I often use expressions like:

I'm just eating


I'm just exercising

etc. where the just means that I'm doing some small/short-lived activity that I will be finished with soon.

Does German use nur or einfach in a similar fashion? Or does it have some more commonly used way of expressing this?


There are different things you might say in different contexts to imply that an action is short-lived and will be finished soon.

Ich esse nur schnell was.
Ich fahre mal kurz einkaufen.
Ich trainiere noch schnell zuende/fertig.
Ich wische eben durch.
Ich rauche gerade noch eine.
Ich mache bloß noch die Maschine an.

And more can probably be added by other users. (The third probably doesn't really fit here; it's more of an I'll just finish something; but they're closely related.)

While many are used interchangeably, not all can be switched. Ich esse eben was has a different meaning to it than ich esse nur schnell was.

Note that the suggestions you made, nur and einfach would be wrong in this context. Nur alone would be taken to mean only (ich esse nur was), and einfach would be something more like simply.

Also note that different versions are preferred over others in different parts of the German-speaking world. There are quite a few that would raise many eyebrows in certain areas for being uncommon.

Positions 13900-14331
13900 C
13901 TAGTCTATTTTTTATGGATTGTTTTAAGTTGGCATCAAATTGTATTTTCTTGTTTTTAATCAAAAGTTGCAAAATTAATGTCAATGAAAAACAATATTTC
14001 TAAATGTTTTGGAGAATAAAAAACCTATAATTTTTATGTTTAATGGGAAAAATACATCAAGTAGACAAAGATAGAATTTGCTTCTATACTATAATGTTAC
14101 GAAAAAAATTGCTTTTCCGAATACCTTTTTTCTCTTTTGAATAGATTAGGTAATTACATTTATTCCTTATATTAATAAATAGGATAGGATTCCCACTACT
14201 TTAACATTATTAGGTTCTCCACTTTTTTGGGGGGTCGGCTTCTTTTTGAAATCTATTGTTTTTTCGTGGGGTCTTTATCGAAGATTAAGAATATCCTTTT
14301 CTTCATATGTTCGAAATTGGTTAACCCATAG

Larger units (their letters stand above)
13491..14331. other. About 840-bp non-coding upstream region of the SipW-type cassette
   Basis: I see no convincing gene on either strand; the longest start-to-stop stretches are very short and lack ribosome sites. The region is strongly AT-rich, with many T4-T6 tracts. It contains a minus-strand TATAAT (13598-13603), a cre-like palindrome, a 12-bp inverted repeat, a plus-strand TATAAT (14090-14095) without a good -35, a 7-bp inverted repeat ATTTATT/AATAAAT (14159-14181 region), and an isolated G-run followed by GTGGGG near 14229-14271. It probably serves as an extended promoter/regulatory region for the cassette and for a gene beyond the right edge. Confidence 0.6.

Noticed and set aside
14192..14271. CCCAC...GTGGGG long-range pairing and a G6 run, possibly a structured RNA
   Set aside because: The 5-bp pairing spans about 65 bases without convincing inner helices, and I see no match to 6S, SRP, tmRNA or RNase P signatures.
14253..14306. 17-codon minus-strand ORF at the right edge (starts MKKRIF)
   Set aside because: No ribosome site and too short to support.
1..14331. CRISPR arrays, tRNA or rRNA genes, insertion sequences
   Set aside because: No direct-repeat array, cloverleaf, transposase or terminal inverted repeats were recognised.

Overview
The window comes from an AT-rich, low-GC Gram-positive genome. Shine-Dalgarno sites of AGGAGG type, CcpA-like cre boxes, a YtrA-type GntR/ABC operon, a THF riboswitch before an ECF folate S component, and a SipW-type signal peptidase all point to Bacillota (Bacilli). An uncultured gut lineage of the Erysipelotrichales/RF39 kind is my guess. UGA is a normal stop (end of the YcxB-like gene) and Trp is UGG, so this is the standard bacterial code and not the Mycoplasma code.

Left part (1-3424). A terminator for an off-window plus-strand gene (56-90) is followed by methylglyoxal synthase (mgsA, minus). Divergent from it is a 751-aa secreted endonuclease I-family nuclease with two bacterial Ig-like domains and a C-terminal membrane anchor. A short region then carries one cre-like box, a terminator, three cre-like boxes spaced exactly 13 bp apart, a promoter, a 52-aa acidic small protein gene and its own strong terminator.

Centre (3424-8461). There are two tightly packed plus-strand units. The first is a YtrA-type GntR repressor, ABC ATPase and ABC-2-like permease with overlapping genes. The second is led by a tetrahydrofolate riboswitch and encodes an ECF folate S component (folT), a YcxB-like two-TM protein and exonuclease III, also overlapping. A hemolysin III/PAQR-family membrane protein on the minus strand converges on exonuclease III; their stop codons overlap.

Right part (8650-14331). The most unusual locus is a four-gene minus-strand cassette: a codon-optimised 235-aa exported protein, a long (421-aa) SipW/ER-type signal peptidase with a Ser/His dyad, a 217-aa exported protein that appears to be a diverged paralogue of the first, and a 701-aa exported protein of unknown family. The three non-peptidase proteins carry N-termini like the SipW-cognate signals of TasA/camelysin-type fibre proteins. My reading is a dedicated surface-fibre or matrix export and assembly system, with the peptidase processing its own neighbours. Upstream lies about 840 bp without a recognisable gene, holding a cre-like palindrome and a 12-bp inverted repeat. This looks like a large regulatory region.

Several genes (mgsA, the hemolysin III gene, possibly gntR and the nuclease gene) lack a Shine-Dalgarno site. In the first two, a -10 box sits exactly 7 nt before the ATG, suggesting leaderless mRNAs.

The best suggestion I can give anybody wanting to learn rules is to shadow a German speaker and copy them.

  • 1
    I would add "bloß" to the list...
    – Gerhard
    Apr 15 '15 at 18:44
  • @Gerhard added.
    – Jan
    Apr 16 '15 at 22:26
  • Dialect/regional note: #2 "mal" is a colloquial shortening of hochdeutsch "einmal" - Austrian variant would be "amal". #4 and #6 are nonexistent/unusable in Austria.
    – wolfgang
    Apr 17 '15 at 10:58
  • @wolfgang Yes that's generally the problem. What's true for Austria is often true for Bavaria, sometimes true for Swabia and often wrong in Prussia. But that's German. I added a sentence to reflect that.
    – Jan
    Apr 17 '15 at 11:24

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